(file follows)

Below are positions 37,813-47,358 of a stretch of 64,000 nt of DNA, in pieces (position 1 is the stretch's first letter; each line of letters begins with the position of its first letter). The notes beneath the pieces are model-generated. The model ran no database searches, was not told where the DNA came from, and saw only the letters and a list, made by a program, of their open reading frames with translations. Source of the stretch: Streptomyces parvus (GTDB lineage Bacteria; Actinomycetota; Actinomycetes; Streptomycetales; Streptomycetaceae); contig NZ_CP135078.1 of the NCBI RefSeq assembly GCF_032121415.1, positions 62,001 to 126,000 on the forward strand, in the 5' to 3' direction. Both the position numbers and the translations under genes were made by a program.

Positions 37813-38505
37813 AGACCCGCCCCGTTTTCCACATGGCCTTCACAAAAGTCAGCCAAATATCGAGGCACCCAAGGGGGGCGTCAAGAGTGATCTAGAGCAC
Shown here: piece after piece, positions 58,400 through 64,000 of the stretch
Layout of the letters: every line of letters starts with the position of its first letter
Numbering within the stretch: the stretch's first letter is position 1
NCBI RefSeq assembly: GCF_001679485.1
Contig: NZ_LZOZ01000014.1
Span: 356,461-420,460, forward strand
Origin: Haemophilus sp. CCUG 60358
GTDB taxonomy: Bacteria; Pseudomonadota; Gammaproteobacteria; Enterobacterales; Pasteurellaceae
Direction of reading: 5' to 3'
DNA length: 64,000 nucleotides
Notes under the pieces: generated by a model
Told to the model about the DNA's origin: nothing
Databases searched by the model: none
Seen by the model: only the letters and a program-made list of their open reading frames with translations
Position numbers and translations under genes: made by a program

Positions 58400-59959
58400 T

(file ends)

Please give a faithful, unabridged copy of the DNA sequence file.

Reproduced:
Below are positions 37,813-47,358 of a stretch of 64,000 nt of DNA, in pieces (position 1 is the stretch's first letter; each line of letters begins with the position of its first letter). The notes beneath the pieces are model-generated. The model ran no database searches, was not told where the DNA came from, and saw only the letters and a list, made by a program, of their open reading frames with translations. Source of the stretch: Streptomyces parvus (GTDB lineage Bacteria; Actinomycetota; Actinomycetes; Streptomycetales; Streptomycetaceae); contig NZ_CP135078.1 of the NCBI RefSeq assembly GCF_032121415.1, positions 62,001 to 126,000 on the forward strand, in the 5' to 3' direction. Both the position numbers and the translations under genes were made by a program.

Positions 37813-38505
37813 AGACCCGCCCCGTTTTCCACATGGCCTTCACAAAAGTCAGCCAAATATCGAGGCACCCAAGGGGGGCGTCAAGAGTGATCTAGAGCAC
Shown here: piece after piece, positions 58,400 through 64,000 of the stretch
Layout of the letters: every line of letters starts with the position of its first letter
Numbering within the stretch: the stretch's first letter is position 1
NCBI RefSeq assembly: GCF_001679485.1
Contig: NZ_LZOZ01000014.1
Span: 356,461-420,460, forward strand
Origin: Haemophilus sp. CCUG 60358
GTDB taxonomy: Bacteria; Pseudomonadota; Gammaproteobacteria; Enterobacterales; Pasteurellaceae
Direction of reading: 5' to 3'
DNA length: 64,000 nucleotides
Notes under the pieces: generated by a model
Told to the model about the DNA's origin: nothing
Databases searched by the model: none
Seen by the model: only the letters and a program-made list of their open reading frames with translations
Position numbers and translations under genes: made by a program

Positions 58400-59959
58400 T